Tracing the origins of Biryani is like unveiling a tale which is surely going to tease your taste buds. The origins of biryani are traced back to the Queen Mumtaz Mahal. The legend records that one day Mumtaz Mahal visited army barracks and found the soldiers very under-nourished. She suggested a balanced and nutritious diet for them which combine meat and rice, whipped up with spices and saffron cooked over a wooden fire. This was the earliest form of Biryani.
The Great Mughals were the connoisseurs of rich and flavorful food. The royal recipes were all about colors, aroma, and harried experiments. One of the specialties of the Mughlai cuisine is that the dishes are garnished with edible flowers and foils of precious gold and silver. The royal chef at the Mughal court used to regularly consult the royal physician while planning the royal menu. Medicinally beneficial ingredients were prioritized in Mughlai cuisine. For biryani, each grain of rice was often coated with silver-flecked oil. This special technique didn’t only aid digestion but also served as an aphrodisiac. Biryani used to be cooked over charcoal in earthen pots in the royal kitchen.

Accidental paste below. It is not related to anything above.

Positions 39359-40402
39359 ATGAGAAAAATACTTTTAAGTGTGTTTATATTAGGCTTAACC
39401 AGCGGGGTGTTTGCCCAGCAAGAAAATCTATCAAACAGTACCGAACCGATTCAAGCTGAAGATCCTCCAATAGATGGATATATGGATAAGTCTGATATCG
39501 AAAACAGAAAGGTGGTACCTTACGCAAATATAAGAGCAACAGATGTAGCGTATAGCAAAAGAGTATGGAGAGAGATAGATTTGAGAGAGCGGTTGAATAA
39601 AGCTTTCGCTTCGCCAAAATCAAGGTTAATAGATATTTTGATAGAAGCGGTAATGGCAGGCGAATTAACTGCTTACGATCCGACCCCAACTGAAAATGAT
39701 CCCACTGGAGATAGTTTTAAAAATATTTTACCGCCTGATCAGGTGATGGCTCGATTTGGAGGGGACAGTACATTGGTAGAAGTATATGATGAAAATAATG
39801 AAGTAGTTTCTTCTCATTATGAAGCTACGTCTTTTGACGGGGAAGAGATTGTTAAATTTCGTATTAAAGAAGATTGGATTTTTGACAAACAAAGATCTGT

Even centuries after the Great Mughal era, Biryani is still satiating the hunger of the masses as one of the most popular dishes in the sub-continent with many hyper-local variations. The Poet Restaurant offers authentic Mughlai-style Biryani. Our Murgh Biryani and Chilam Dar Biryani are prepared with meticulously measured ingredients and practiced technique. Succulent chunks of perfectly spiced meat in Biryani combined with scented rice will give a regal taste of Mughlai cuisine.